Controversial change to Sheffield children’s centres

Sally Pearse, of Tinsley Children's Centre

Sally Pearse, of Tinsley Children's Centre

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CALLS have been made for Sheffield Council to provide subsidies to nurseries to help them cope with a change in how they are funded - or several risk closure.

Sheffield Council is losing £3.3 million it is paid by the Government to fund early years education - with funding instead handed directly to nurseries by the Department for Education based on enrolment.

Jackie Drayton

Jackie Drayton

An internal Sheffield Council report reveals four nurseries - Sunshine Pre School, Woodthorpe; The Meadows, Shirecliffe; Tinsley Green and Shiregreen - are vulnerable to closure.

Another six - Darnall; Ellesmere; Sharrow; Watoto, Burngreave; Fir Vale; Tiddlywinks, Arbourthorne - could have services reduced.

The situation has alarmed opposition councillors.

Coun Colin Ross, Sheffield Council’s opposition Liberal Democrat spokesman for children and young people, said: “As a result of Government funding for two-year-olds there will actually be more money available for Sheffield children’s centres next year.

Protest outside Sheffield Town Hall against children's centre closures

Protest outside Sheffield Town Hall against children's centre closures

“However, local providers need help and support to adapt to the new system.

“The council has made guarantees to local staff and parents but it‘s now clear that a number of centres could struggle to stay open during the transition. Labour leaders have been strong on words but short on action.

“If we are serious about maintaining the excellent services centres need concrete financial support in this period of transition.”

The council is also having to cut £3.5 million from Sure Start Centres, which provide help with parenting and health matters.

Project manager Sally Pearse with children in the nursery at Tinsley Green.

Project manager Sally Pearse with children in the nursery at Tinsley Green.

Sheffield’s 36 Sure Start centres are being reorganised into 17 hub centres with the rest downgraded into ‘outreach’ sites.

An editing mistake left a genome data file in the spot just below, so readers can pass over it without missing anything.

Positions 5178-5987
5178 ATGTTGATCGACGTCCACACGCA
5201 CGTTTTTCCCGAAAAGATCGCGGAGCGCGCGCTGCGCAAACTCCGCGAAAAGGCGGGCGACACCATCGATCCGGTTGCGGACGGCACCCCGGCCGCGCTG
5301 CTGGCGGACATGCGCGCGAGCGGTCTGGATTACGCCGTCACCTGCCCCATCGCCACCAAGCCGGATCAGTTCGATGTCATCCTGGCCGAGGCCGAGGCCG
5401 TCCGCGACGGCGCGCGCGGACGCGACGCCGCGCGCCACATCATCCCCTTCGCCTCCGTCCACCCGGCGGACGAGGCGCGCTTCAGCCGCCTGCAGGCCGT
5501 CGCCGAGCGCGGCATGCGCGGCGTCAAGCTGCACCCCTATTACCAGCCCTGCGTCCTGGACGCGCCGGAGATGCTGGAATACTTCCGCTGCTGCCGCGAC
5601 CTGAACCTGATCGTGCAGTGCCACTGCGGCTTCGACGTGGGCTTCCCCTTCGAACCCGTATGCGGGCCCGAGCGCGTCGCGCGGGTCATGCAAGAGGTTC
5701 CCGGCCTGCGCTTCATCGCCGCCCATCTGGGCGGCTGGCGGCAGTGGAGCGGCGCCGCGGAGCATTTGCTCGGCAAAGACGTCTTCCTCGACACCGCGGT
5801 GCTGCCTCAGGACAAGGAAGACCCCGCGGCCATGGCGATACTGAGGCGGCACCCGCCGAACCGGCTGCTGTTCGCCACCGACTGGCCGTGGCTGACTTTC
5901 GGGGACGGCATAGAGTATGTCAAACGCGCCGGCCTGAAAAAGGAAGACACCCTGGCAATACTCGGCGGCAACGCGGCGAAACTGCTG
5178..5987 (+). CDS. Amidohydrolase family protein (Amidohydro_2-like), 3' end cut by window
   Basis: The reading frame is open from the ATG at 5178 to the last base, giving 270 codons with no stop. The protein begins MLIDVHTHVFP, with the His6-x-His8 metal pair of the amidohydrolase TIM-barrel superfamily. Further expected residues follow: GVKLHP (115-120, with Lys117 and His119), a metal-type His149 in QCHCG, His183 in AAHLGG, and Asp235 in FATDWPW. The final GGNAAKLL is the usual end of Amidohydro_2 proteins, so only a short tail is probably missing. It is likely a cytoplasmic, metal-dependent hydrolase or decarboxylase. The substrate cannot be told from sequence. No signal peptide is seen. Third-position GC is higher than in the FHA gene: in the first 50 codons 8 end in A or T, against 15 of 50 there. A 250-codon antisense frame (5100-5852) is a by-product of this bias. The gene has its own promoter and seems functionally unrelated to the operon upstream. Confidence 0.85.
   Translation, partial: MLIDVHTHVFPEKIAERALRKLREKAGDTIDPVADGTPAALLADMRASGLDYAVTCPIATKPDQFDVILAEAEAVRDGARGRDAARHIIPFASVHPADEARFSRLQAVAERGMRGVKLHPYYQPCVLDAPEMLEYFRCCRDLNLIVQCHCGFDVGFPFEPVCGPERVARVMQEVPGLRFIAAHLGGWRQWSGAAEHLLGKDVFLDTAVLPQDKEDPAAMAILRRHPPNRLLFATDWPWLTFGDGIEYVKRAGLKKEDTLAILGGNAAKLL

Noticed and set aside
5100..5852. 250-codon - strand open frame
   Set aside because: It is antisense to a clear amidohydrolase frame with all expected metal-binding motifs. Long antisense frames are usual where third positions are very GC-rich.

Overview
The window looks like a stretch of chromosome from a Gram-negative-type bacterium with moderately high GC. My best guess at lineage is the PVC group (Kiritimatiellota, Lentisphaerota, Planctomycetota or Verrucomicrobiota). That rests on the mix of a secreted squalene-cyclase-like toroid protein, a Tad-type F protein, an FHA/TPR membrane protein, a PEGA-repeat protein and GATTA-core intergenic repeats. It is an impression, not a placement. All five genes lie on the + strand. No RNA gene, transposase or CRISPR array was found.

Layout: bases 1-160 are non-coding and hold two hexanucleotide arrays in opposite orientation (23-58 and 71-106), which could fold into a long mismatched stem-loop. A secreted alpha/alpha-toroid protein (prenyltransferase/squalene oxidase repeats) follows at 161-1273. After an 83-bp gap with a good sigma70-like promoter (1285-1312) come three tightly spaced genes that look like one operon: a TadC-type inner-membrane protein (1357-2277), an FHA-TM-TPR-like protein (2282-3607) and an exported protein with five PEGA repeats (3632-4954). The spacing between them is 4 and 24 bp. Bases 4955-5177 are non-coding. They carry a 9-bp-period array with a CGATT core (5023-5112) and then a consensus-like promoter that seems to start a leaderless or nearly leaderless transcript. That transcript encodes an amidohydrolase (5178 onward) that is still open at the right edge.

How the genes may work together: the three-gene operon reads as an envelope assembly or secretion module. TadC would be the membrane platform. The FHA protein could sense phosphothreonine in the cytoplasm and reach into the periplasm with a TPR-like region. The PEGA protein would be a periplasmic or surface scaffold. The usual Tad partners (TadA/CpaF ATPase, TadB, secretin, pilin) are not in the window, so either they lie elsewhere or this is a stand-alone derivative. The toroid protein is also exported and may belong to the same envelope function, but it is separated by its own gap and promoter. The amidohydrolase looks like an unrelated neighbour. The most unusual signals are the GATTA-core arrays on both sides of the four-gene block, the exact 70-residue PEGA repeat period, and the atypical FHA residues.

Officials say they will retain existing services - although parents may have to travel to neighbouring areas and 50 jobs are at risk.

For:

Coun Jackie Drayton

Sheffield Council’s cabinet member for children and young people’s services

“The Government’s cuts have forced the council to make savings of £140 million in the past two years with £50 million to come next year.

“They have taken £6.8 million of funding from our Early Intervention Grant, which pays for early years work including nurseries and children’s centres, leaving us unable to support childcare providers with subsidies.

“However, we will do all we can to help these providers produce business plans so they can stay open.

“We are committed to making sure there are enough childcare places in Sheffield for children and families that need them.

“We are doing everything we can to protect children’s centre services.

“Through making savings on administration and premises costs, we are protecting services as far as possible.

“I want to make it clear we are not closing children’s centre services which will continue in the same areas.”

Against:

Sally Pearse,

Tinsley Children’s Centre

“Collecting 10,000 signatures from parents and families against the council’s plans have not made any difference at all.

“The council is pressing ahead with its redesign without making changes.

“There are a number of providers of childcare who currently rely on subsidy are at risk of closure.

“Government funding which is replacing the council grant is based upon enrolment and we have 21 children signed up.

“We would be paid just £58,000 a year when Sheffield Council charges us £70,000 a year to rent our building at Tinsley Green. Our overall running costs are £190,000 a year.

“We want the council to provide contingency funding and to put together an advertising campaign to ensure all parents know their children’s entitlement to free nursery places.

“The advertising campaign would improve enrolment and raise our income.”

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